...but let's throw up a ludicrous "disclaimer" anyway:


Of course, you need to install Zango to watch the film:


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Setting aside the age problem - you need to be 18+ to install Zango, and how many people over 18 are seriously going to go looking for the Dragonball Evolution movie? - there's also the problem of it going horribly wrong.

Did I say horribly wrong?


...whoops, I guess I did.

Enjoy your "film", kids.

Formula One Phishing

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The racing season might well be underway, but it's a good idea to be careful where your logins are concerned.

The following domain:


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Is trying to entice users of popular Social networking site Orkut to login to their accounts - or, to be mre accurate, is trying to entice fans of Ferrari cars to login to their Orkut accounts. You can't really miss the huge Ferrari logo in the middle - the earliest google cache of the site is a few days before the first race in Melbourne, around the 24rd of March. Odd coincidence, that.

In case you're wondering, the text (in Portuguese) roughly translates as follows:

"Connect with friends and family using scraps and instant messaging
Meet new people through friends of friends and communities
Share your videos, pictures, and passions all in one place"

I'm going to go out on a limb here and guess the phisher won't even get a speeding ticket...

Paul Clark, Labour MP for Gillingham and Rainham, and Under-Secretary of State at the Department of Transport has apparently upset somebody, as this shot of his


website would suggest. No idea who "Red Virus" is, but he / she left an EMail address so maybe they're available for comment(!) Interestingly, they claim their message is "From Egypt", yet the EMail address given is obviously Chinese.

Ooh, political...
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While looking into a set of hacking tools recently, I came across a set of screenshots pasted into the creator's image gallery. They're a series of pictures detailing the various steps involved in the process of creating a fake MSN Live application.

We've removed quite a few duplicates (and blanked one or two things out) but if you want to experience the rather surreal sensation of watching someone create a data theft tool, click here to view the gallery.

It's yet another "login here to send all your contacts endless amounts of spam" website. This one is called


...and looks like all the other ones.

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Created on the 3rd of April 2009, there's also a curious addition to their (always changing) Terms & Conditions:

"You also understand that by temporarily accessing your msn account, CSS Management Inc. is NOT agreeing to MSN's terms of use and therefore not bound by them."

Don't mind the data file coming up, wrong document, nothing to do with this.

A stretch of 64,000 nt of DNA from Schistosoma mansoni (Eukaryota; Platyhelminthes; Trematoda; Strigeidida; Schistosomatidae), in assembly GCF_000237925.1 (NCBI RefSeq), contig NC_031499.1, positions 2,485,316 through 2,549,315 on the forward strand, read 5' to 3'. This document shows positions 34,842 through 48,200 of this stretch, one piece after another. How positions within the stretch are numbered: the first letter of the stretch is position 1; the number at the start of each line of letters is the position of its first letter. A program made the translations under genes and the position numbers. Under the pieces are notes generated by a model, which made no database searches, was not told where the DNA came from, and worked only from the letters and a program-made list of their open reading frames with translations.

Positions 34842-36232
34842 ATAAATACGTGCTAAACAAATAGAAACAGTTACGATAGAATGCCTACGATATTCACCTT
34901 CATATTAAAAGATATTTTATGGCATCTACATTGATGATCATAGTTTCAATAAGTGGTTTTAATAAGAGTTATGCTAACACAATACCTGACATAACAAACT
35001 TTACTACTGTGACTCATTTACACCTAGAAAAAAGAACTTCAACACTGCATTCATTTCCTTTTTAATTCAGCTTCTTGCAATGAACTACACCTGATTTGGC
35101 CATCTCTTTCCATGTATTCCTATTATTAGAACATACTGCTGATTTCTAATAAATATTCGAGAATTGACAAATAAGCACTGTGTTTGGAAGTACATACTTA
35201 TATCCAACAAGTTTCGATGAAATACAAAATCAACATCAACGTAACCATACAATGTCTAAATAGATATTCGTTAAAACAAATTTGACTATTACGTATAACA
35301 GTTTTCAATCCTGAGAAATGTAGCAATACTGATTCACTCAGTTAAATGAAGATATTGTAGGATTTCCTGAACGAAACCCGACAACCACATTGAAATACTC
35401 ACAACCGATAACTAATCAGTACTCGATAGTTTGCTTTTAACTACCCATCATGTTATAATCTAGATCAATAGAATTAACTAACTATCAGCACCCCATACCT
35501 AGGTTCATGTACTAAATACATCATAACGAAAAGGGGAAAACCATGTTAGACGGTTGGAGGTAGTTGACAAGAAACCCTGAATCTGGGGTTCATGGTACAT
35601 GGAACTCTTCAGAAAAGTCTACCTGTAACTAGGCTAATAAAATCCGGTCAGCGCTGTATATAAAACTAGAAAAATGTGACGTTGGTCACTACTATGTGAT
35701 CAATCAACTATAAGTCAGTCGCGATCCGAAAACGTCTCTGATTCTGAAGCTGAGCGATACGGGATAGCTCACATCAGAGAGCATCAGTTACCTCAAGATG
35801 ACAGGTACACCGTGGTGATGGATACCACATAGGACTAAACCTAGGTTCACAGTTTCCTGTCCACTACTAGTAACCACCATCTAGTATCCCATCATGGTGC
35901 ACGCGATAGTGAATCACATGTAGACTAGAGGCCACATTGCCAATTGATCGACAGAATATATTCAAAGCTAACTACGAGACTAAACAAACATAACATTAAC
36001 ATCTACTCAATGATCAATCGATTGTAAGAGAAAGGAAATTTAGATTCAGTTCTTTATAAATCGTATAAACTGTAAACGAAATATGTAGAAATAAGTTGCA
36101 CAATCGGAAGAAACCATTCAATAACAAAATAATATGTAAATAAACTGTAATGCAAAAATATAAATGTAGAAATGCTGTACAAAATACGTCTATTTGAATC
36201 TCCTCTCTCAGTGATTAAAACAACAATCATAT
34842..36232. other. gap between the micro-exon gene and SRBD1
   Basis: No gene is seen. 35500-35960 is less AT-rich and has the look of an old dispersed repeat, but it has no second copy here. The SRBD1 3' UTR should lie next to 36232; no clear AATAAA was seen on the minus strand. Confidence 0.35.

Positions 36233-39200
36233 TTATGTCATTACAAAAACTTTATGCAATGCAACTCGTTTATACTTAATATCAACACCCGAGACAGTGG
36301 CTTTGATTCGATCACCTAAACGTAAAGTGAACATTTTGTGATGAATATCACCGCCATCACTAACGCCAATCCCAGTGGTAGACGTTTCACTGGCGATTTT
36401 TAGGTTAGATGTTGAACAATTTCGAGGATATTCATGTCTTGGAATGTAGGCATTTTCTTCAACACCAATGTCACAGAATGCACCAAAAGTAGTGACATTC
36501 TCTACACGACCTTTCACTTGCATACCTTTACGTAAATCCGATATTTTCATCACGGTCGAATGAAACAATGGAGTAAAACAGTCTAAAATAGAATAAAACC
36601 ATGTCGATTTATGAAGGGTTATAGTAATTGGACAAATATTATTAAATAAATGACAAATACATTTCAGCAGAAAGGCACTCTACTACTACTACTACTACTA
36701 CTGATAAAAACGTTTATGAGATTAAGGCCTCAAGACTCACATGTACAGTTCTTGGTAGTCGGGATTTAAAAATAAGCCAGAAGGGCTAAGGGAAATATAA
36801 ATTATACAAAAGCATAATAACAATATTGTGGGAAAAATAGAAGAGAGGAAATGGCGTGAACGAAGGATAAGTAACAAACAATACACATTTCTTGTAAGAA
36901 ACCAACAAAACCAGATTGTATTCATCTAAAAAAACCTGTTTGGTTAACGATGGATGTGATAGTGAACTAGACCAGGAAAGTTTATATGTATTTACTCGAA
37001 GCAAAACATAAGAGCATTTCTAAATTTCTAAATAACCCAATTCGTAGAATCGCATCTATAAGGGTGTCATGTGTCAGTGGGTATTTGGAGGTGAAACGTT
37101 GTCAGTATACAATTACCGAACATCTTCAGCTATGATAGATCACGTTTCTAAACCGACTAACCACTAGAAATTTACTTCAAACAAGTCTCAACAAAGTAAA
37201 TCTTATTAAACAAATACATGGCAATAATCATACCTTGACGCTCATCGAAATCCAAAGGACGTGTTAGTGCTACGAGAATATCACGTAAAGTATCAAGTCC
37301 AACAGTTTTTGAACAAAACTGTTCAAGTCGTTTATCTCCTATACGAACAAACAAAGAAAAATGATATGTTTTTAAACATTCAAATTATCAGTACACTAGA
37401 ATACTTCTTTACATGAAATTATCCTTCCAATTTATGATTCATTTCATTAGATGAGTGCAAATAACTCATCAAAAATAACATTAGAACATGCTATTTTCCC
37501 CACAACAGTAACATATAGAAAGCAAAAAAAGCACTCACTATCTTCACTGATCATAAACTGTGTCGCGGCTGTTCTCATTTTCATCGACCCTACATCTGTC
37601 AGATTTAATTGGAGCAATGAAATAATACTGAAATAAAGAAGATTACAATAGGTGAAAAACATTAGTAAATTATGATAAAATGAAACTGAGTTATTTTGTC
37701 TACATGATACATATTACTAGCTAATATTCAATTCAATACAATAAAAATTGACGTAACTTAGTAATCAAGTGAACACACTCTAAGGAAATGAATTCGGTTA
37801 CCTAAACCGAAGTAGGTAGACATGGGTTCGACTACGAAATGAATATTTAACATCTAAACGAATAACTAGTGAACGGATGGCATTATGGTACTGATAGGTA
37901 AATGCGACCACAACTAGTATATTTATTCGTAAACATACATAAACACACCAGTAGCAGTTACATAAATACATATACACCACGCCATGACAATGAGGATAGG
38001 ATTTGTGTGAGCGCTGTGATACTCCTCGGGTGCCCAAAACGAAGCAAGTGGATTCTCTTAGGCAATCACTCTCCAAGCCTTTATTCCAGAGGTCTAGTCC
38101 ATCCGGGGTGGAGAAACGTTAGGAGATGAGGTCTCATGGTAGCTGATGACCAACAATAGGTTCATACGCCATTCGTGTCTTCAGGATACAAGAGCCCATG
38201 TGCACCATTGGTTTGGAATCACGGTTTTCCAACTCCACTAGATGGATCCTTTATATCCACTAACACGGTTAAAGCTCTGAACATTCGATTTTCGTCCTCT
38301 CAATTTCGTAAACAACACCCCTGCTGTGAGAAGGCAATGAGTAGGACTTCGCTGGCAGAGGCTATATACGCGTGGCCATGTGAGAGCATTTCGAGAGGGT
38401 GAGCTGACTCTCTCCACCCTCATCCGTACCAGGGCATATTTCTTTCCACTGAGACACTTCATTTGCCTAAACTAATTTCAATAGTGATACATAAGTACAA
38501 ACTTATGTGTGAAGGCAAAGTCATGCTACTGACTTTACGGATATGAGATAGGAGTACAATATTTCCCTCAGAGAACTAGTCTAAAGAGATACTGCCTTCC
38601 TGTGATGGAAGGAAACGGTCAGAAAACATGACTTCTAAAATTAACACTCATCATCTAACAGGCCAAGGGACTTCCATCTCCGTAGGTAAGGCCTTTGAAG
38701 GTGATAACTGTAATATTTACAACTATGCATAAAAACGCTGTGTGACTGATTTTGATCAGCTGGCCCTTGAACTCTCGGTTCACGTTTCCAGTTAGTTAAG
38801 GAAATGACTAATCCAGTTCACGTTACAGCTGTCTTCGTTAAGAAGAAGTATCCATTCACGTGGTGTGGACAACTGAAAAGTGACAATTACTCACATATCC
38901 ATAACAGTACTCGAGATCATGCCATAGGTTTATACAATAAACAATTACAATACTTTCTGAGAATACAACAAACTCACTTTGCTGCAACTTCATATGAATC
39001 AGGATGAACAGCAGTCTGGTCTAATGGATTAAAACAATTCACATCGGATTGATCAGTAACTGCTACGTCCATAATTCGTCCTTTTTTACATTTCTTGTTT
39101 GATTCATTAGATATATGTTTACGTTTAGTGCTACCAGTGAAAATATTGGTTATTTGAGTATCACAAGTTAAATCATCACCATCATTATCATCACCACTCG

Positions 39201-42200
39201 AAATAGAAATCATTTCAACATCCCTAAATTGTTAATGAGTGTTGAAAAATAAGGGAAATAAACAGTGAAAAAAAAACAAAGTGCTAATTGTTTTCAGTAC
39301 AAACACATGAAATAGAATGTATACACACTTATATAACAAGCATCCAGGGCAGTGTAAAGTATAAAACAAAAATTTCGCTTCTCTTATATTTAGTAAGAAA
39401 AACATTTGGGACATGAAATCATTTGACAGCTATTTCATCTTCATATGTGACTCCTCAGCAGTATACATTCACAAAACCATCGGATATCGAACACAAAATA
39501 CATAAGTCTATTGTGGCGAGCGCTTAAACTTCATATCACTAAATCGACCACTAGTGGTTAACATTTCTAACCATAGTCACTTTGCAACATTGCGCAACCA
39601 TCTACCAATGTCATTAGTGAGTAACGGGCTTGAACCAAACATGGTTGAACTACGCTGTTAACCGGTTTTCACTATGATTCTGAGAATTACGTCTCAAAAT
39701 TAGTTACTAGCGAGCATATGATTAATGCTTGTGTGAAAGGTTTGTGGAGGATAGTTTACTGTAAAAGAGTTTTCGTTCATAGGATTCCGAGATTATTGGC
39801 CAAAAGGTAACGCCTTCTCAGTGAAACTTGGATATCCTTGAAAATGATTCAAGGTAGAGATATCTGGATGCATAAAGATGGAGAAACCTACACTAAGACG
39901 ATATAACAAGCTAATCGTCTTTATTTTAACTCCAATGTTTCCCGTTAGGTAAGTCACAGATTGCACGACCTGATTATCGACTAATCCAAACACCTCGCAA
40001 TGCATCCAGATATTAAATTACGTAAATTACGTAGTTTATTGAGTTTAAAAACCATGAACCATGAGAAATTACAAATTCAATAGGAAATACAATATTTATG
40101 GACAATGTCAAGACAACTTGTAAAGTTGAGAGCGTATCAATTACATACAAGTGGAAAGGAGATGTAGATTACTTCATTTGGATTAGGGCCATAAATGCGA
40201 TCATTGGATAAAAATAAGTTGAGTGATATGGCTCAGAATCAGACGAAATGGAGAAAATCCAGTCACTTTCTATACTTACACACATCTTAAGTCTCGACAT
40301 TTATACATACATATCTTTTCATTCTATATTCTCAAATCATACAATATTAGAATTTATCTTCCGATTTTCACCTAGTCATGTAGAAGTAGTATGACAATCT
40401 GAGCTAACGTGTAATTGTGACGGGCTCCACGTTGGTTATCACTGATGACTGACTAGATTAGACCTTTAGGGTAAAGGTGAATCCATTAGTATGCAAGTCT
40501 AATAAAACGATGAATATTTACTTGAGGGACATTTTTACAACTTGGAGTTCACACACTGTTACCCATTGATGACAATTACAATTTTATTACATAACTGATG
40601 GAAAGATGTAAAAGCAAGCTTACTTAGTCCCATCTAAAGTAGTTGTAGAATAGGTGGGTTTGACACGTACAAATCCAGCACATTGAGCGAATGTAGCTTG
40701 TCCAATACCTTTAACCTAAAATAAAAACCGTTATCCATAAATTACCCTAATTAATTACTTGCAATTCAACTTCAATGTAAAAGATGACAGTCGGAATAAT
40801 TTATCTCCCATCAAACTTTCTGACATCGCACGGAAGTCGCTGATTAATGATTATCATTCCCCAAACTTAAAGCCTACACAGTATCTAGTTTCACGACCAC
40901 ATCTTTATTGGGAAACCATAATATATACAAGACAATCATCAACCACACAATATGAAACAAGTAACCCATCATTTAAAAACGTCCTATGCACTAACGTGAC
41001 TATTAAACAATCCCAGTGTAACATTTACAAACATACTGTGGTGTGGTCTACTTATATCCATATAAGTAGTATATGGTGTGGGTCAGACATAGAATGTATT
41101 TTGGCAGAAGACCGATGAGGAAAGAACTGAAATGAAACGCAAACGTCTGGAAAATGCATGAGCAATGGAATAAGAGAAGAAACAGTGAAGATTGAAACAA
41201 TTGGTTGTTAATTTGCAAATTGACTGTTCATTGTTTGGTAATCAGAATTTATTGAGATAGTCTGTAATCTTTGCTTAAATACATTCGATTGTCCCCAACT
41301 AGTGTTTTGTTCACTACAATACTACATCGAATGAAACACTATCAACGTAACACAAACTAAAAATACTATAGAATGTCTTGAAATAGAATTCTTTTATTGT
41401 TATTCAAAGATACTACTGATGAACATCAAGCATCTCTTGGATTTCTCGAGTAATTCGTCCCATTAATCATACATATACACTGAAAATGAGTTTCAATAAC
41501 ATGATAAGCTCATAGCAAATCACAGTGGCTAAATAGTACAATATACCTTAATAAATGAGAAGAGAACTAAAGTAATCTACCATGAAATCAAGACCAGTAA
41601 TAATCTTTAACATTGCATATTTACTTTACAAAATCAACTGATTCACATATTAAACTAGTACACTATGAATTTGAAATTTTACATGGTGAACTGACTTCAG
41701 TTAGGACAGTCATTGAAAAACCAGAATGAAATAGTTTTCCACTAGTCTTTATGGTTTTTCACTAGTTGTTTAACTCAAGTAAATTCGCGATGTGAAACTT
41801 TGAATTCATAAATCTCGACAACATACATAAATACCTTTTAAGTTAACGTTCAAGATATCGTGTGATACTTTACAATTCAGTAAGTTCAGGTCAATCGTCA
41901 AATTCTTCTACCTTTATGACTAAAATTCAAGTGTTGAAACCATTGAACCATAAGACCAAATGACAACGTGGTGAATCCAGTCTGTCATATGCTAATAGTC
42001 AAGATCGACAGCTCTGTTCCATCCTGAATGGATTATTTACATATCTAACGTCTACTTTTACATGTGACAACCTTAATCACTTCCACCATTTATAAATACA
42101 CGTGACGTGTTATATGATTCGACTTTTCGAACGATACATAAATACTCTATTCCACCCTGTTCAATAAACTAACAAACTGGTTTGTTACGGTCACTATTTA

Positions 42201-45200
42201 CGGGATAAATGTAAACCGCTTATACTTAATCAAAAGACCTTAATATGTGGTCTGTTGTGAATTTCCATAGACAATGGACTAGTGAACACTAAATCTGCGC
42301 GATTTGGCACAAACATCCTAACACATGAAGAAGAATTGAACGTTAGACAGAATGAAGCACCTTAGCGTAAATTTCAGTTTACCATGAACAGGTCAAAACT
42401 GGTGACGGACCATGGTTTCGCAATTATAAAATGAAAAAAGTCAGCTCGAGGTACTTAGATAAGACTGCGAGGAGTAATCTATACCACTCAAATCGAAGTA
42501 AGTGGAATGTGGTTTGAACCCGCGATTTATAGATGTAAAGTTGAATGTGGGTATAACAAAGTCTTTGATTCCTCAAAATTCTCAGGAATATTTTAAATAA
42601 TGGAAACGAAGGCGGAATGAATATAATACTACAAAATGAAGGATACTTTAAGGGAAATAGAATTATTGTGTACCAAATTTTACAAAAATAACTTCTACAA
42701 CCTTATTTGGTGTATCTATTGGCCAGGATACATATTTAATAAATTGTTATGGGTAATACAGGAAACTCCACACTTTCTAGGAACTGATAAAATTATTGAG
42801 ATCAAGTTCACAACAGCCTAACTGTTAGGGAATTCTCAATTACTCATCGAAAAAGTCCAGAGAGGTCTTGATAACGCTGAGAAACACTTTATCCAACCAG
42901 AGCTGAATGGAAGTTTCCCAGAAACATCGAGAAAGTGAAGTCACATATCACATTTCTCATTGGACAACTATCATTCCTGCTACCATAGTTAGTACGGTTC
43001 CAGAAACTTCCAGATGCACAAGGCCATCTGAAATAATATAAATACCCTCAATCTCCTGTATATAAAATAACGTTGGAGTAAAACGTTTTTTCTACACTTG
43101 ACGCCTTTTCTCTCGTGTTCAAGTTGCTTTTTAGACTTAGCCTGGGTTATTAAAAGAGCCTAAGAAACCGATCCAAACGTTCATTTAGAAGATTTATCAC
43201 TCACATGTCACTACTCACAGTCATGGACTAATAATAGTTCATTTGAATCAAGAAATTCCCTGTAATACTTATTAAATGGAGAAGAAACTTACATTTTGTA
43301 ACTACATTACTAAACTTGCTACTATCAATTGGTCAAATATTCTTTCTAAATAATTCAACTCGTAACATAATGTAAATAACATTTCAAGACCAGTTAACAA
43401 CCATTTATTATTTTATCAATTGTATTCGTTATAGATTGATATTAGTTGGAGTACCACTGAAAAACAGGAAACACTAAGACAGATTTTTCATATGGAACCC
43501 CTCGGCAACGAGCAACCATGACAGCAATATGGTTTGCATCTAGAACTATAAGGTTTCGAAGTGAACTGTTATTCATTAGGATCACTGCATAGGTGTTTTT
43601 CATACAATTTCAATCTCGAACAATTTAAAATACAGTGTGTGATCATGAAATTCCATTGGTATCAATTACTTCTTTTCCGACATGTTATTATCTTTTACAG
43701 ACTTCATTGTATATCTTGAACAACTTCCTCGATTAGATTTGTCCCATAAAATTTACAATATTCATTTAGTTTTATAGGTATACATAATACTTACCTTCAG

If you (or a family member) play Runescape, you might want to keep an eye out for this one.

A number of people are telling players on their friends list that the creators of the game (Jagex) are running a week long competition, where the selected participants change their password to


in order to get their hands on lots of free goodies.

If the person told about this event is suspicious, then the attacker will send them the following doctored screenshot as "proof", made to look like an official post by a Jagex Community Manager:

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Of course, once you change your password to Jagexevent, you're not going to get anything other than the chance to wave goodbye to your account as it falls under new ownership.
There are emails in circulation directing end-users to the following web site:


It's a Paypal phish with an added "bonus" - when you visit the page from the mail, you're presented with the following message:

"You Have Successfully Confirmed your account information.

The New Anti Fraud System has been successfully added to your PayPal account."

Entirely false, of course - nothing has been added. There's also a short ramble about additional security features:

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Click the continue button, and you're taken to the inevitable phish page.

Remember those sites that want you to install Zango in return for ripped movies?

Sure you do.

Well, I've just seen the inevitable happen - it was only a matter of time before Zango affiliates latched onto Twitter as a means of promoting their installers. Here's a sample shot of a Twitter profile that's been firing out Zango related links since March 17th:

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Depending on which link you click (and there's quite a lot of them), you'll end up seeing something like this:

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Of course, you'll only see any content on the site if you agree to the Zango install.

The site in question here is


I'd imagine there are plenty more Zango affiliates firing out links on Twitter, so if you see people advertising "free movies" or TV shows, there's a good bet you'll be taken to a Zango installer prompt...

About this Archive

This page is an archive of entries from April 2009 listed from newest to oldest.

March 2009 is the previous archive.

May 2009 is the next archive.